MultiChoice Group (JSE: MCG) Seems to Use Debt Quite Wisely
Legendary fund manager Li Lu (who Charlie Munger supported) once said, âThe biggest risk in investing is not price volatility, but the possibility that you will suffer a permanent loss of capital. It is only natural to consider a company’s balance sheet when looking at its level of risk, as debt is often involved when a business collapses. Like many other companies MultiChoice Group Limited (JSE: MCG) uses debt. But should shareholders be concerned about its use of debt?
When is debt dangerous?
Debts and other liabilities become risky for a business when it cannot easily meet these obligations, either with free cash flow or by raising capital at an attractive price. Ultimately, if the company can’t meet its legal debt repayment obligations, shareholders could walk away with nothing. While it’s not too common, we often see indebted companies continually diluting their shareholders because lenders are forcing them to raise capital at a ridiculous price. Of course, debt can be an important tool in businesses, especially capital intensive businesses. The first step in examining a company’s debt levels is to consider its cash flow and debt together.
Check out our latest analysis for MultiChoice Group
What is the debt of the MultiChoice group?
The image below, which you can click for more details, shows that in March 2021, MultiChoice Group was in debt of Rand 1.90 billion, up from Rand 263.0 million in a year. However, he has R8.54b in cash offsetting this, leading to a net cash of R6.64b.
A look at the responsibilities of the MultiChoice group
Zooming in on the latest balance sheet data, we can see that MultiChoice Group had a liability of R18.6b due within 12 months and a liability of R14.3b due beyond. On the other hand, he had a cash position of 8.54 billion rand and 3.35 billion rand in receivables due within one year. Thus, its liabilities total R20.9 billion more than the combination of its cash and short-term receivables.
MultiChoice Group has a market cap of R51.2b, so it could most likely raise funds to improve its balance sheet, should the need arise. However, it is always worth taking a close look at your ability to repay debts. Despite its notable liabilities, MultiChoice Group has a net cash flow, so it’s fair to say it doesn’t have a lot of debt!
Also positive, MultiChoice Group has increased its EBIT by 27% over the past year, which should make it easier to repay debt in the future. When analyzing debt levels, the balance sheet is the obvious starting point. But it is future profits, more than anything, that will determine MultiChoice Group’s ability to maintain a healthy balance sheet going forward. So if you are focused on the future you can check this out free report showing analysts’ earnings forecasts.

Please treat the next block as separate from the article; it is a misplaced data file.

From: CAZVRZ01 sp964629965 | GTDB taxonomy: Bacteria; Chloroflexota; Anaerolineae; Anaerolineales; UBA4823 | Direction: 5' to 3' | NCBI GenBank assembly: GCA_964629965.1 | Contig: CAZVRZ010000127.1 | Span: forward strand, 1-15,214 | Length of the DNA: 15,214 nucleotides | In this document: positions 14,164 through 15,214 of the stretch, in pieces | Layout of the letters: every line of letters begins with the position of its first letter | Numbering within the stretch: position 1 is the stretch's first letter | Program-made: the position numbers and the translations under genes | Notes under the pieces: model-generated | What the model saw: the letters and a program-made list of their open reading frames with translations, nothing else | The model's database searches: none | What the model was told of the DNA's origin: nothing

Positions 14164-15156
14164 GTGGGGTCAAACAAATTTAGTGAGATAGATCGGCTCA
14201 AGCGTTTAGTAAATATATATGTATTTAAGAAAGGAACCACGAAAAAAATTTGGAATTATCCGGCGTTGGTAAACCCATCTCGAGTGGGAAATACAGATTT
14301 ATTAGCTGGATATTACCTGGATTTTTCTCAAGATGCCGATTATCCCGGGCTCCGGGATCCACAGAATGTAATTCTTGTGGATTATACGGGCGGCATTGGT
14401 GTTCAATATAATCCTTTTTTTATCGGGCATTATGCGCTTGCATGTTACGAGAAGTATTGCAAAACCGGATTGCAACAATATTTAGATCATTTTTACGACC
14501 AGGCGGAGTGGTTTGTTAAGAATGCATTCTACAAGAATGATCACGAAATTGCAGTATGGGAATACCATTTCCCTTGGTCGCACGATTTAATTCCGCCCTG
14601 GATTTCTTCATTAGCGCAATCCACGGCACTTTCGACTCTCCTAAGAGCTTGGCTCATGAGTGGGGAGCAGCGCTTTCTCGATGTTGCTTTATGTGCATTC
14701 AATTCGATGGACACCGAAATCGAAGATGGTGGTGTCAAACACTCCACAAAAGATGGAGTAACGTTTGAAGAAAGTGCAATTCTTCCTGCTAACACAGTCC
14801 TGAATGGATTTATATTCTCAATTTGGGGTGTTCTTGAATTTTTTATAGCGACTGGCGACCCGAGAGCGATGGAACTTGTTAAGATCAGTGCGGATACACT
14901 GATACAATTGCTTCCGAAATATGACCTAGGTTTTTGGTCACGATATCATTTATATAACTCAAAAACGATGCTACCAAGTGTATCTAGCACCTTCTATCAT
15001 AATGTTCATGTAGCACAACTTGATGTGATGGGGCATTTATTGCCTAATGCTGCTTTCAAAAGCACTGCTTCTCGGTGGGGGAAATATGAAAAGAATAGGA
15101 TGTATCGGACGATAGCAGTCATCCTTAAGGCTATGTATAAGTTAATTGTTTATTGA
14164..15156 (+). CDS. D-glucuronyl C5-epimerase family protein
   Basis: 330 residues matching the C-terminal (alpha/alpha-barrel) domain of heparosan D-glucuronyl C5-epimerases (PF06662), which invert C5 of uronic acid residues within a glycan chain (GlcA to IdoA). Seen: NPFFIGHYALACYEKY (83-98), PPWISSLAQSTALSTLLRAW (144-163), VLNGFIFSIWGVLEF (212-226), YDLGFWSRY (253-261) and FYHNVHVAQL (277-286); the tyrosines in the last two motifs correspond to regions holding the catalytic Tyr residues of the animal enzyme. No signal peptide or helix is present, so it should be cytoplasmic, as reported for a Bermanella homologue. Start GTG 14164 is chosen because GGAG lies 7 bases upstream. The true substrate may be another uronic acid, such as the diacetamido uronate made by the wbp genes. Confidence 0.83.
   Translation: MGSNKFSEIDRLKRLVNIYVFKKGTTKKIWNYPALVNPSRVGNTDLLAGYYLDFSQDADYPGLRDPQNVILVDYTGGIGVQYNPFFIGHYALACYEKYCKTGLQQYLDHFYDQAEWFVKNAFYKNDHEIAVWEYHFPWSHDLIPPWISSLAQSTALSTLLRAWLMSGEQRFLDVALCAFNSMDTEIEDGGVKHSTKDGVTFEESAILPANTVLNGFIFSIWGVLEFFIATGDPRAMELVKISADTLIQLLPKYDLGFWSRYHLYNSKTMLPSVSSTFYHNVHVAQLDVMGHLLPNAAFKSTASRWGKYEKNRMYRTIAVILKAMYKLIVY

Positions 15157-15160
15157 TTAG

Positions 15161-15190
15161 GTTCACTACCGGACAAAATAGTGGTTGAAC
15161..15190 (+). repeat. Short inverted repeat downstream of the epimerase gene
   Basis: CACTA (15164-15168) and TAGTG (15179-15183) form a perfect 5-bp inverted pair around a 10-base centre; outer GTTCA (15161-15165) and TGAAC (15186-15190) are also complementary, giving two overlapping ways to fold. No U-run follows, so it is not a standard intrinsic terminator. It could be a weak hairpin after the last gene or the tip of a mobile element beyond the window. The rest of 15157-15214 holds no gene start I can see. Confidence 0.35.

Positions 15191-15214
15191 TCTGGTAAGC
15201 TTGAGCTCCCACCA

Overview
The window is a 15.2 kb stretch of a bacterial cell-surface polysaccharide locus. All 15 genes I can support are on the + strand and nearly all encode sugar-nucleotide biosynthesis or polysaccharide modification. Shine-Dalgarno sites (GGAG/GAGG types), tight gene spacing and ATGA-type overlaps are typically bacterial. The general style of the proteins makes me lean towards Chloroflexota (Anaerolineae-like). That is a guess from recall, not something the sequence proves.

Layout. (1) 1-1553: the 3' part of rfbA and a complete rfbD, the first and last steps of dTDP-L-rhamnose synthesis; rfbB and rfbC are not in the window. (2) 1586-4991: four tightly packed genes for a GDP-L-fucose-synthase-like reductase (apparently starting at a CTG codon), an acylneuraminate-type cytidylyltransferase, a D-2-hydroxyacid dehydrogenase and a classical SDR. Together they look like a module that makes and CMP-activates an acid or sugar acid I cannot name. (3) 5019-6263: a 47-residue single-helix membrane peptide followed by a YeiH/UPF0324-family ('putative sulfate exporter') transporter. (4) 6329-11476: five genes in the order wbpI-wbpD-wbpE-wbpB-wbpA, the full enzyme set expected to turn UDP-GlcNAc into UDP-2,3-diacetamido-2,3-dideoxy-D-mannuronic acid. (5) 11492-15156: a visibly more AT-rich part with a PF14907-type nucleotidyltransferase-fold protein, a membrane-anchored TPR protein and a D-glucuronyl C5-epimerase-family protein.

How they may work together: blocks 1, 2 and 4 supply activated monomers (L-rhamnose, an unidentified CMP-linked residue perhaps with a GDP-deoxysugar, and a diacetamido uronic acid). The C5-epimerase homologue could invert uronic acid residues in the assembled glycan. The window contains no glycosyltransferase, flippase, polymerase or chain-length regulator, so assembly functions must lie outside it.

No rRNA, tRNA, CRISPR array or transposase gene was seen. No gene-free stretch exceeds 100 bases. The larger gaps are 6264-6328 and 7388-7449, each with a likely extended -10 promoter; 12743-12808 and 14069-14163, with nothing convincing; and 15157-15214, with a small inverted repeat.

But our last consideration is also important, because a business cannot pay its debts with paper profits; he needs hard cash. While MultiChoice Group has net cash on its balance sheet, it’s still worth looking at its ability to convert earnings before interest and taxes (EBIT) into free cash flow, to help us understand how fast it’s building ( or erodes) this cash balance. Over the past three years, MultiChoice Group has generated strong free cash flow equivalent to 72% of its EBIT, roughly what we expected. This hard cash allows him to reduce his debt whenever he wants.
Although MultiChoice Group’s balance sheet is not particularly strong, due to total liabilities it is clearly positive to see that it has a net cash position of 6.64b. And it has impressed us with its EBIT growth of 27% over the past year. We therefore do not believe that the use of debt by MultiChoice Group is risky. There is no doubt that we learn the most about debt from the balance sheet. However, not all investment risks lie on the balance sheet – far from it. Note that MultiChoice Group displays 1 warning sign in our investment analysis , you must know…
If you are interested in investing in companies that can generate profits without the burden of debt, check out this page. free list of growing companies that have net cash on the balance sheet.
When trading stocks or any other investment, use the platform seen by many as the professionals’ gateway to the global market, Interactive brokers. You get the cheapest * trading on stocks, options, futures, forex, bonds and funds from around the world from one integrated account.
This Simply Wall St article is general in nature. It does not constitute a recommendation to buy or sell shares and does not take into account your goals or your financial situation. Our aim is to bring you long-term, targeted analysis based on fundamental data. Note that our analysis may not take into account the latest announcements from price sensitive companies or qualitative material. Simply Wall St has no position in any of the stocks mentioned.
*Interactive Brokers Ranked Least Expensive Broker By StockBrokers.com Online Annual Review 2020
Do you have any feedback on this item? Are you worried about the content? Get in touch with us directly. You can also send an email to the editorial team (at) simplywallst.com.